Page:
The majority of 301(h) waiver recipients are small POTWs that discharge less than 5 million gallons per day (MGD). Less than half of the 45 applicants/permittees are located within the continental United States in four states (California, Maine, Massachusetts, and New Hampshire). Beyond the continental United States, there are 9 applicants in Alaska 2 in Hawaii, 6 in Puerto Rico, and 8 in U.S. territorial islands in the Pacific and Atlantic Oceans.

Existing Regulatory and Environmental Requirements

A POTW applying for a 301(h) waiver must meet the criteria established in the Clean Water Act, including:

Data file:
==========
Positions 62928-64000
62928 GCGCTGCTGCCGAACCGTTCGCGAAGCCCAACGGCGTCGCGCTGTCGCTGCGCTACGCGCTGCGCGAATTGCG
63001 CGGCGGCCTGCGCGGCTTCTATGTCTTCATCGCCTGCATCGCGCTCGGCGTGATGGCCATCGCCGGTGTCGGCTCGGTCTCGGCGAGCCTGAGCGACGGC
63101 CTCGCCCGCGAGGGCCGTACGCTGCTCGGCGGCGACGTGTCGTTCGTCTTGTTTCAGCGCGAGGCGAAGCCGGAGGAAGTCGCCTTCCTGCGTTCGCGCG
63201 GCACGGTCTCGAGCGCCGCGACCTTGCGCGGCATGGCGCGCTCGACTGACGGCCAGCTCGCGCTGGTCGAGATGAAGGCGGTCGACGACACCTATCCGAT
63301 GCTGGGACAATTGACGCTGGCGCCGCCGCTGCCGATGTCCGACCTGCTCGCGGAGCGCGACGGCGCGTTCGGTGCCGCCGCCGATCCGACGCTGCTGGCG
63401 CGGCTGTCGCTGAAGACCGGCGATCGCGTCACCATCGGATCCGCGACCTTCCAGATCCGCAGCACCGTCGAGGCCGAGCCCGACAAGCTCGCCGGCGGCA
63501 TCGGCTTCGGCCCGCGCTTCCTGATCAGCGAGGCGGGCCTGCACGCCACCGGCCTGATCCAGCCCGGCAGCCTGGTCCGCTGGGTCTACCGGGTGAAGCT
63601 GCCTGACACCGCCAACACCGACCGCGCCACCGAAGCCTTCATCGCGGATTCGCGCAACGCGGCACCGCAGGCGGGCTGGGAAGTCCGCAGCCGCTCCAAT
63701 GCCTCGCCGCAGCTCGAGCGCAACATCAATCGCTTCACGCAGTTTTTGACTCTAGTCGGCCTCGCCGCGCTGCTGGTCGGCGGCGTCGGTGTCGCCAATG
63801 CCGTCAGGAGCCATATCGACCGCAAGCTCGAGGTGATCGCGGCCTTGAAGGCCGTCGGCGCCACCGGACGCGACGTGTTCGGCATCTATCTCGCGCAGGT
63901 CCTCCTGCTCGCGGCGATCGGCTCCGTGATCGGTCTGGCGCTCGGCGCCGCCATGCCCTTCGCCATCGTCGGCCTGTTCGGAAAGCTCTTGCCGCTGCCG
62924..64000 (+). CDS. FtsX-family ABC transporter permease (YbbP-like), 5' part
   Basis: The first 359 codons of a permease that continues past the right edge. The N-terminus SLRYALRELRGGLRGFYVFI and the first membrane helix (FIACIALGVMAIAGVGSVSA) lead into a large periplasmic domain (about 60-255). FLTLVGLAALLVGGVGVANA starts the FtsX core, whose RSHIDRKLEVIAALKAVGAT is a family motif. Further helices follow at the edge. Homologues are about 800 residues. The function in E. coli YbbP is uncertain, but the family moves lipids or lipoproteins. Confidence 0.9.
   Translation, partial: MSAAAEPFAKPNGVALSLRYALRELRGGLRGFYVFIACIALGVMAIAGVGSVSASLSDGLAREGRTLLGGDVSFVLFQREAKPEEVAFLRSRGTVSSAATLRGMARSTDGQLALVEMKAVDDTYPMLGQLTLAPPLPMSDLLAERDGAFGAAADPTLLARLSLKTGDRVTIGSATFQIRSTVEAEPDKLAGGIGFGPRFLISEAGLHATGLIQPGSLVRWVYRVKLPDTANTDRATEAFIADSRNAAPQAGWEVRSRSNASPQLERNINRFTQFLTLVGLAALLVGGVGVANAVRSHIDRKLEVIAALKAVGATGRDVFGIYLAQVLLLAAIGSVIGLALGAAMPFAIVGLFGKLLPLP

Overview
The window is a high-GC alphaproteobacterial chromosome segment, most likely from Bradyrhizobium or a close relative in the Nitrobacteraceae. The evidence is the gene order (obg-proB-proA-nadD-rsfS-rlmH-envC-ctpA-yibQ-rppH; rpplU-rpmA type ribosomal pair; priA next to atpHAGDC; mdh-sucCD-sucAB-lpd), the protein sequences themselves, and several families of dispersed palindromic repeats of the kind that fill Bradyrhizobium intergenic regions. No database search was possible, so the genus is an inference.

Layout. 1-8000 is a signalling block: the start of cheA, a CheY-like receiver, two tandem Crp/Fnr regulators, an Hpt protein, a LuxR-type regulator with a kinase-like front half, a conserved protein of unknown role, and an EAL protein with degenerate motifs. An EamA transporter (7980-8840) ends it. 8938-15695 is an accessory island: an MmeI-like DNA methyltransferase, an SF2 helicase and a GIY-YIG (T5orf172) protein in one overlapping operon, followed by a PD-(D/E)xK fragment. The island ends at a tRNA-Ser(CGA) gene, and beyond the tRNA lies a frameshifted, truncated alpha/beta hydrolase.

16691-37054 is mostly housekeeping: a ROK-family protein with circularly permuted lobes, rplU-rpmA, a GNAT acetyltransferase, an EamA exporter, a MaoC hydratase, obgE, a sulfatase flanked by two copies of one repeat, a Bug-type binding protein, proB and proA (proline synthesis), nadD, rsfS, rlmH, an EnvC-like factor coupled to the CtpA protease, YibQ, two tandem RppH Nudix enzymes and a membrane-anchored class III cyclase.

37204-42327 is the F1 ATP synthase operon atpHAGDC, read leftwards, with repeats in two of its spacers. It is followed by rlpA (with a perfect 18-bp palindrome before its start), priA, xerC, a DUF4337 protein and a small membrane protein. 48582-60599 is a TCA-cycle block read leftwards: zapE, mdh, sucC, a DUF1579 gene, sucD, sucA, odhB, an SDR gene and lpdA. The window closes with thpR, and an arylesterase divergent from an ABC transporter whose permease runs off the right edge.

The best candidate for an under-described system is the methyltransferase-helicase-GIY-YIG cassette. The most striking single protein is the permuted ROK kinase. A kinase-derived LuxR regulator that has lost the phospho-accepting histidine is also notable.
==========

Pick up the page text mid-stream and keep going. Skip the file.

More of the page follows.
• Existence of and compliance with water quality standards.
  • Protection and propagation of a balanced indigenous population of fish, shellfish, and wildlife.
  • Allowance of recreational activities.
  • Establishment of a monitoring program.
  • Satisfactory toxics control programs, including an approved pretreatment program.
  • No additional treatment requirements for other sources as a result of the waiver.
  • No increase in effluent volume or amount of pollutants discharged above limits in 301(h) modified permit.
  • Protection of public water supplies.

A POTW receiving a 301(h) modified permit is required to monitor the impact of its discharge on the water quality and marine biota. EPA uses the POTWs monitoring results to evaluate applications for permit renewal and compliance with NPDES permit terms and conditions.

EPA's Final Regulations

To fulfill the requirements of section 303 of the Water Quality Act, EPA has revised the 301(h) regulations, including the following: